How thirsty cities could put salt on your fruit

As a lifelong Imperial Valley farmer, Linden Anderson knows well the dusty havoc a desert windstorm can dump on his crops. Gusts of dirt and sand so thick they halt traffic can instantly coat his 2,000 acres of mango trees in a layer of grit.

Now, he and other produce farmers here are concerned that the latest round of California's water wars will add an unsavory dose of salt to the wind whipping over their crops. If a pending proposal to divert 65 billion gallons of the Imperial Valley's irrigation water annually to San Diego goes through – the largest transfer of water from agricultural to municipal use in US history – the water line of the nearby Salton Sea would be lowered, allowing the wind to scour the exposed sea bed.

California's largest lake – at 376 square miles, bigger than both Lake Tahoe and Mono Lake in the north – is 30 percent saltier than the Pacific Ocean. But it is also one of the most productive fisheries in the world, a mecca of sports enthusiasts, and one of the last wetlands refuges for millions of migrating birds on the Pacific flyway from Canada to South America.

Located at the southernmost edge of California, the Salton Sea is also the geographic center of the latest Western water war. After years of taking more than its legal limit from the Colorado River, California is under pressure from neighboring states to reduce its long-term reliance on the river. Under state and federal agreements, California can continue to receive surplus water if it starts water conservation and diversion programs. The problem: The water that would be diverted from the Imperial Valley – about 300,000 acre-feet, or enough to serve 560,000 urban families annually – is crucial to the Salton Sea's already fragile health. Environmentalists and farmers fear the proposed transfer would seriously damage that health – perhaps irreparably. Water quality is already in decline from fertilizer-laden runoff from area farms. And if the fresh water that helps replenish and stabilize the Salton Sea is diverted to San Diego, salinity would increase, endangering both fish and birds. The diversion would also shrink the lake, exposing thousands of acres of salt- and chemical-laced sea-bottom.

"If the sea shrinks and the winds blow, you're going to get salt and toxic chemicals not just on my fruit and farm but all over the place for miles," says Mr. Anderson, of HMS Agricultural Corporation, which runs several farms in the region.

Conservative estimates say the sea would drop five feet, exposing a quarter- to half-mile wide ring of sea bed. Liberal estimates say the ring could be as wide as two miles – around the whole 35-mile-long by 15-mile-wide sea.

Water diversion supporters say the Salton Sea is a freak of nature to begin with, and ought to be allowed to die. The lake occupies a what was a dry prehistoric lake bed. In 1905, massive flooding caused the Colorado River to break through an irrigation canal and flow freely into the basin for 18 months. Because the area is below sea level, the captured water remained, and has since been supplemented by the flows of three other rivers – two of which serve as irrigation runoff from thousands of farms, a third – the New River – flows in from Mexico and is heavily polluted.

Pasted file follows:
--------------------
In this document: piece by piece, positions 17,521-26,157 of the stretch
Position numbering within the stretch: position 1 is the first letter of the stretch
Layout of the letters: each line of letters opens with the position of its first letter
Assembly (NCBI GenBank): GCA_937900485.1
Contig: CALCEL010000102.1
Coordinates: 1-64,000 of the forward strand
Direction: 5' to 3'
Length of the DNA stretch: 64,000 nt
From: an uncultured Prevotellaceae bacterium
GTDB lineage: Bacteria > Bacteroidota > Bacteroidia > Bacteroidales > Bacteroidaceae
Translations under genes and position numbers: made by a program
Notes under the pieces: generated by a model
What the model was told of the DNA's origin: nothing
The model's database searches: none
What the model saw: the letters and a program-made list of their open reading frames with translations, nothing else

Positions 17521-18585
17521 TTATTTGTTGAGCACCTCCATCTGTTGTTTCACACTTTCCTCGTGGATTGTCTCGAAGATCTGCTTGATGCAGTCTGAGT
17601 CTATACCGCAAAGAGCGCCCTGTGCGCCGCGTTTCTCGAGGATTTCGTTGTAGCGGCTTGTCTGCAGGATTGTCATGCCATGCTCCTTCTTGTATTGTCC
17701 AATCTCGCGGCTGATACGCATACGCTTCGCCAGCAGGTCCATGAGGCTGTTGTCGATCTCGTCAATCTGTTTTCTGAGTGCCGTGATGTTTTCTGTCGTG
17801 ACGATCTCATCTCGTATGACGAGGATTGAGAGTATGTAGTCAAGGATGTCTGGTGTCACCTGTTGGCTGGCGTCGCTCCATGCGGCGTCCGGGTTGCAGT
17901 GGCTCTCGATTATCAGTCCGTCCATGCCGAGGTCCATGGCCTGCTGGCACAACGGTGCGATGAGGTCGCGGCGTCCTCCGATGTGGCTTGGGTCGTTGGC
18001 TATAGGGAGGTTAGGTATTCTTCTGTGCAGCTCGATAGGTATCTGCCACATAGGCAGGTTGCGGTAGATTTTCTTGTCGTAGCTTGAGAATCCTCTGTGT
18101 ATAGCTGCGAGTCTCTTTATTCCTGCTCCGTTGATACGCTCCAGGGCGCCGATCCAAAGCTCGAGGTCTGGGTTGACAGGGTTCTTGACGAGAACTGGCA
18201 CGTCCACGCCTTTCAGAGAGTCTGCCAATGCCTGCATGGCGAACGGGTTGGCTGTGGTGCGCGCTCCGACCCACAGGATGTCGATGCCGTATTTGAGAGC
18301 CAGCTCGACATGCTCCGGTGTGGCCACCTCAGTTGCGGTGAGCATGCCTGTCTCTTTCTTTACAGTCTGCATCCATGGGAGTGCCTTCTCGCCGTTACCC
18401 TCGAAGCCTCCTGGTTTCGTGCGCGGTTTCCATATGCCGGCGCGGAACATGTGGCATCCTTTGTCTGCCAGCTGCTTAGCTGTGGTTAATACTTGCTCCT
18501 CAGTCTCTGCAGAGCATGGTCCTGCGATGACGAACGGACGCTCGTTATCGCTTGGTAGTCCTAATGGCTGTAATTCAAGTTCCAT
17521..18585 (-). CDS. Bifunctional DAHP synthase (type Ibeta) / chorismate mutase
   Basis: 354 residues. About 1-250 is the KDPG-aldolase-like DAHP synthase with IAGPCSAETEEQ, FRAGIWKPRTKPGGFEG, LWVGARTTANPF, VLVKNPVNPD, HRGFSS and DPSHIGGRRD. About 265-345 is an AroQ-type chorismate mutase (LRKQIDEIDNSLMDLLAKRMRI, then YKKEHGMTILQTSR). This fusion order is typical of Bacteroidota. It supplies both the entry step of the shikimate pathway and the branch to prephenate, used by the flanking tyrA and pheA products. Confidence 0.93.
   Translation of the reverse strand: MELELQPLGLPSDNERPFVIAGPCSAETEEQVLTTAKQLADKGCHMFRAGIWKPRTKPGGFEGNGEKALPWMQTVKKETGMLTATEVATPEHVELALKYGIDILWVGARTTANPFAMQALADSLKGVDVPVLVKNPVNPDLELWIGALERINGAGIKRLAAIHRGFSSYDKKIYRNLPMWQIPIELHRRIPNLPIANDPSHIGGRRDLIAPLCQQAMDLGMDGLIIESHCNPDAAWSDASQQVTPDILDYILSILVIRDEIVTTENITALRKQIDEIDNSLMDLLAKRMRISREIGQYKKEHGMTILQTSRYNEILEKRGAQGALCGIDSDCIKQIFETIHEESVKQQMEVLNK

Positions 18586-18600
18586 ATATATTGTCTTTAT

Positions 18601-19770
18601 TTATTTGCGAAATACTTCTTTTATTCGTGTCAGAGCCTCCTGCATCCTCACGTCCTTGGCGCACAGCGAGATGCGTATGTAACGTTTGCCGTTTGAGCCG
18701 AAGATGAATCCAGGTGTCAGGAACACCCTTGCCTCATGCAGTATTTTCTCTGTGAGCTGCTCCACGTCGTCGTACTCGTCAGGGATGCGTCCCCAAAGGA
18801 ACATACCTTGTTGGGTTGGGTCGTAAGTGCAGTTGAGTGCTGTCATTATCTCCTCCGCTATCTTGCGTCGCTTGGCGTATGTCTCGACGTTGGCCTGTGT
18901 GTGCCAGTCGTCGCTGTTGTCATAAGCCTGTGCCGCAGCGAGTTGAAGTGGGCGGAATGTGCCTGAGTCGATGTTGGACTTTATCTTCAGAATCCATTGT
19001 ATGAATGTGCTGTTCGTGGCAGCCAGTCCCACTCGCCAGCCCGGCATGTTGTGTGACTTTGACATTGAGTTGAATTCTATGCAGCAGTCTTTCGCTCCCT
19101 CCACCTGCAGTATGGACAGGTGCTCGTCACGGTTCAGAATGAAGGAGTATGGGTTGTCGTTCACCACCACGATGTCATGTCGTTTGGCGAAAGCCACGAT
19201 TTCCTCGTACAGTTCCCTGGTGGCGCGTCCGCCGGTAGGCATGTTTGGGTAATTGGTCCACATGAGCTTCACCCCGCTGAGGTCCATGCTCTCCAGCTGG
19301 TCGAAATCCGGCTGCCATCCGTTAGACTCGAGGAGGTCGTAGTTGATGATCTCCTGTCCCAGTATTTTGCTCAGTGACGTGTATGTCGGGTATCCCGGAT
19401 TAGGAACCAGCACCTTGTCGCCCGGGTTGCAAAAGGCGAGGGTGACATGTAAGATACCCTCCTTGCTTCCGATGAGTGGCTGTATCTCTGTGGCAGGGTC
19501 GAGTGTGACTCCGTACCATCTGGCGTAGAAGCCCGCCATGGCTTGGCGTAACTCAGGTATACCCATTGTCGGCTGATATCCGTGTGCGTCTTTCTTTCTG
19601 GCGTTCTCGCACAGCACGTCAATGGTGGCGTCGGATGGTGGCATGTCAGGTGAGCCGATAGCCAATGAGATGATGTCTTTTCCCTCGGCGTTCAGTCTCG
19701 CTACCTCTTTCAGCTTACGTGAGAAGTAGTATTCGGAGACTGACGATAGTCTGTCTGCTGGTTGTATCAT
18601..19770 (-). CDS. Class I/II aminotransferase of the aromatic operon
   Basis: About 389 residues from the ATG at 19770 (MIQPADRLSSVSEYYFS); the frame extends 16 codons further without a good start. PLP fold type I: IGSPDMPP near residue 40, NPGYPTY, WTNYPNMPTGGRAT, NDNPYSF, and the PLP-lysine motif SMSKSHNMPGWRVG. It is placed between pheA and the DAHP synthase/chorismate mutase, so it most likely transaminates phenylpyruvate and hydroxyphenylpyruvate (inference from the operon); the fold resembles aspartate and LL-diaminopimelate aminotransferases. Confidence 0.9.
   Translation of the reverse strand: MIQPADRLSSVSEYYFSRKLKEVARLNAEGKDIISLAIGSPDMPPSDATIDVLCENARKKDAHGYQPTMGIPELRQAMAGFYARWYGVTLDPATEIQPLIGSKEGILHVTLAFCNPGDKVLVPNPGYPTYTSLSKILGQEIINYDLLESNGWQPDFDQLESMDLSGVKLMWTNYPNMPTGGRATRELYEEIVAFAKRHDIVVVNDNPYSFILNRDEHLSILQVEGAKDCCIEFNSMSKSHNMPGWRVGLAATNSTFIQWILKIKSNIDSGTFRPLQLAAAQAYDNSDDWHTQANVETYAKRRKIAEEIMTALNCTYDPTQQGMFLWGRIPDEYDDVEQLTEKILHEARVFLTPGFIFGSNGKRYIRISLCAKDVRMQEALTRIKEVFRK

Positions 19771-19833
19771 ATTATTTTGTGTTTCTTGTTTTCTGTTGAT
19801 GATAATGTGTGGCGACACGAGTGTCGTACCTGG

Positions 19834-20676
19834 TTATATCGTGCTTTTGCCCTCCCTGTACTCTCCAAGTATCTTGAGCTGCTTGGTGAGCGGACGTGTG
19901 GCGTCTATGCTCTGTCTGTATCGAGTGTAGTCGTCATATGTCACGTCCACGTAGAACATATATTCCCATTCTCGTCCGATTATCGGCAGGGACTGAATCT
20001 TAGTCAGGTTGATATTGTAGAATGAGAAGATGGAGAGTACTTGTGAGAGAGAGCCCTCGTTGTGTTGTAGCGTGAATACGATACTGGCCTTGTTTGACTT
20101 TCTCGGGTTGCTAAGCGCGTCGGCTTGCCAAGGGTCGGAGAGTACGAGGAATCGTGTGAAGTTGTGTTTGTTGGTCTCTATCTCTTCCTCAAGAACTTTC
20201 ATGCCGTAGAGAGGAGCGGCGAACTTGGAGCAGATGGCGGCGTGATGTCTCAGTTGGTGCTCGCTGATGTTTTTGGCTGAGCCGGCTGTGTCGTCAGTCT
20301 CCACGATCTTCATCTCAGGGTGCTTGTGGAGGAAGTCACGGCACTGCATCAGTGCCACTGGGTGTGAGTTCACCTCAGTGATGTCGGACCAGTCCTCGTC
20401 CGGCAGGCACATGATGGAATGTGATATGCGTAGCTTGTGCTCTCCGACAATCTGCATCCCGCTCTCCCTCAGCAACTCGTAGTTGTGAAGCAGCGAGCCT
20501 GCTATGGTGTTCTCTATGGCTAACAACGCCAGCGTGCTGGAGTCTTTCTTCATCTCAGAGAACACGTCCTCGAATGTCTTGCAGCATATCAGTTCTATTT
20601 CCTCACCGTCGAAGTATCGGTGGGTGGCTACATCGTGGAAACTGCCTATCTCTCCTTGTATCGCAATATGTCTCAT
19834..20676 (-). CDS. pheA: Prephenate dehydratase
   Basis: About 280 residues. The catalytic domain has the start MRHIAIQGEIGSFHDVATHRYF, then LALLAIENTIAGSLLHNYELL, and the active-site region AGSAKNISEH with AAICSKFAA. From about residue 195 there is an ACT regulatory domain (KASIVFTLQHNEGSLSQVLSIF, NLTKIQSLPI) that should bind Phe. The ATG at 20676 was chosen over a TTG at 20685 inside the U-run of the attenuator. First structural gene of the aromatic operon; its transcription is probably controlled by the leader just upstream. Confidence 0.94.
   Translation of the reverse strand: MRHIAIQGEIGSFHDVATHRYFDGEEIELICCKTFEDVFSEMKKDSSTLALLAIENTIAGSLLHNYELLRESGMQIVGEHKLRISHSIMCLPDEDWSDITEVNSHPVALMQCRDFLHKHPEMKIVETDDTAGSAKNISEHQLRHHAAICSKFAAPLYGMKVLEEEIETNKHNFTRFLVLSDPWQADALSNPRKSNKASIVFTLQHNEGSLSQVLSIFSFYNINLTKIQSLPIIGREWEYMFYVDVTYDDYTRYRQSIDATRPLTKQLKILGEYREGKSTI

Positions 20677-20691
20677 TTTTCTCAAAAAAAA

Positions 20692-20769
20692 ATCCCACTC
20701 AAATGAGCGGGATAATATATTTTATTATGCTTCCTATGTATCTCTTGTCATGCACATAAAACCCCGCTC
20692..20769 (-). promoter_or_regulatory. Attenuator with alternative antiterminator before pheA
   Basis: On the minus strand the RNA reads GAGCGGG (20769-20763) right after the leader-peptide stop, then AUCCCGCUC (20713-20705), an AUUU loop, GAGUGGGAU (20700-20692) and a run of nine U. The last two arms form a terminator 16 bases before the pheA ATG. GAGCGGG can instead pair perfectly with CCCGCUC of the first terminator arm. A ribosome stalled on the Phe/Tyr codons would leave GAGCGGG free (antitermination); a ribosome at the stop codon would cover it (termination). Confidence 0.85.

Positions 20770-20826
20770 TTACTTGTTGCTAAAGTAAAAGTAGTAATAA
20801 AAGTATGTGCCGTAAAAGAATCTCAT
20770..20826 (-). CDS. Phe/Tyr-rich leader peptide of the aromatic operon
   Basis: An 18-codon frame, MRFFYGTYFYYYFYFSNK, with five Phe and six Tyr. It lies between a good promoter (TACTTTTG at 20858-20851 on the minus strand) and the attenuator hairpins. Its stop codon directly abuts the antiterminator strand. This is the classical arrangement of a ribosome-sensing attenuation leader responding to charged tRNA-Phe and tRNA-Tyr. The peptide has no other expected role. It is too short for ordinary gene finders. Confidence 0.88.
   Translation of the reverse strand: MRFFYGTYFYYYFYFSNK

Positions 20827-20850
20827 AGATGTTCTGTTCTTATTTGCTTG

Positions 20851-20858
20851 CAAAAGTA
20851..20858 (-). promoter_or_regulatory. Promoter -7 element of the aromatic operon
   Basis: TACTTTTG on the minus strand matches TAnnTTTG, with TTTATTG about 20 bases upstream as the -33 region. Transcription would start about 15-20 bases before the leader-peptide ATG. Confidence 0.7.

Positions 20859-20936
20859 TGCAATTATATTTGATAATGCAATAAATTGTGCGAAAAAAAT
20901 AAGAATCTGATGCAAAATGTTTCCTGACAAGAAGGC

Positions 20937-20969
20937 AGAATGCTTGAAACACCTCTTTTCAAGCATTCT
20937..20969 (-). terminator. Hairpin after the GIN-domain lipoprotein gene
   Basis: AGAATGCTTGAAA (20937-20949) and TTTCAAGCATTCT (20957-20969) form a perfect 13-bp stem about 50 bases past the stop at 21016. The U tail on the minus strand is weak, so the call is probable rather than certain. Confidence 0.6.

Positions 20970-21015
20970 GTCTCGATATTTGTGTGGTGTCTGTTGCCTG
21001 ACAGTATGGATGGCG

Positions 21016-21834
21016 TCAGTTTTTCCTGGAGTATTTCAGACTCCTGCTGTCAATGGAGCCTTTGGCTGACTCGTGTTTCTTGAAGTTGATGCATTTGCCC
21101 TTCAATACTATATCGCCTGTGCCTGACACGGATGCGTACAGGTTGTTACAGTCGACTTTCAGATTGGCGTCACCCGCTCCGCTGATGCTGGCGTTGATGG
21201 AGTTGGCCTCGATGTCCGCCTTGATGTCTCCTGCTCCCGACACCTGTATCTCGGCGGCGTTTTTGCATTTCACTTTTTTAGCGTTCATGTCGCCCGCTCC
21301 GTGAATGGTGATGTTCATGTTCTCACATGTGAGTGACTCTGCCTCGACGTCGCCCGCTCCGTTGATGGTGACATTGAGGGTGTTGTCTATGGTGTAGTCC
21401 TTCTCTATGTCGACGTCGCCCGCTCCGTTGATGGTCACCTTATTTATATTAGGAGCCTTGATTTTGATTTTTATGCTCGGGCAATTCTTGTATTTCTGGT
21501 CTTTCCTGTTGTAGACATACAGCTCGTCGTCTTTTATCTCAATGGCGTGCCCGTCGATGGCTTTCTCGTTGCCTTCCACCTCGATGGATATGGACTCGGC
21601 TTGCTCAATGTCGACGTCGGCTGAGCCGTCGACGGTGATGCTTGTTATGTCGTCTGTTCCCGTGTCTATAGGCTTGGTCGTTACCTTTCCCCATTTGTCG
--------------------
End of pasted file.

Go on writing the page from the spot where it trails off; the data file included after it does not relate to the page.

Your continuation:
The strange history has led to the improbable: a beautiful, if somewhat smelly, body of water that supports huge populations of fish and migratory birds. The agricultural runoffs carry an amalgam of rich nutrients as well as some pesticide and an abundance of salt.

Because of all of this, the issue of water diversion is heightened. Federal and state endangered-species laws require agencies involved to mitigate negative impacts of such a water sale. And the sea bed toxicity raises concern that possible poison dust storms could violate the federal Clean Air Act.

"The exposure of this lake bed to prevailing winds here would cause more air pollution, threatening both crops and human life," says David Hogan, a researcher for the Center for Biological Diversity.

Besides San Diego, which badly needs the water for its expanding population, those lobbying for the diversion include Utah, Wyoming, Nevada, Colorado, and New Mexico. For several years, they've allowed California to take more than its allotment of Colorado River water. But a legal deadline of Dec. 31 this year looms, after which such states may sue California to cut back to its legal limit.

"There is a lot at stake here, as California is pressured to get back under its legal entitlement," says Bob Campbell, a specialist with the San Diego County Water Authority. The other states with legal claims on Colorado River water have faced three dry years, and dropping reservoirs at Lake Mead and Lake Powell. US Interior Secretary Gale Norton has already threatened to cut California's allocation by 800,000 acre-feet – enough to supply 1.5 million households for a year.

The Imperial Valley to San Diego transfer has been in the offing for several years. Deliveries would start to the San Diego area next summer, costing the water district there $64 million per year. Some farmers have fallowed their land in order to sell their lucrative water rights, a trend some worry could irreversibly damage agriculture in the region that produces a huge share of the nation's winter fruits and vegetables.

"We're afraid that the water will flow towards where the votes are, and there are more people in San Diego than here," says Al Kalin, a longtime Imperial Valley farmer. "The economy here certainly seems to take second place to population growth there."

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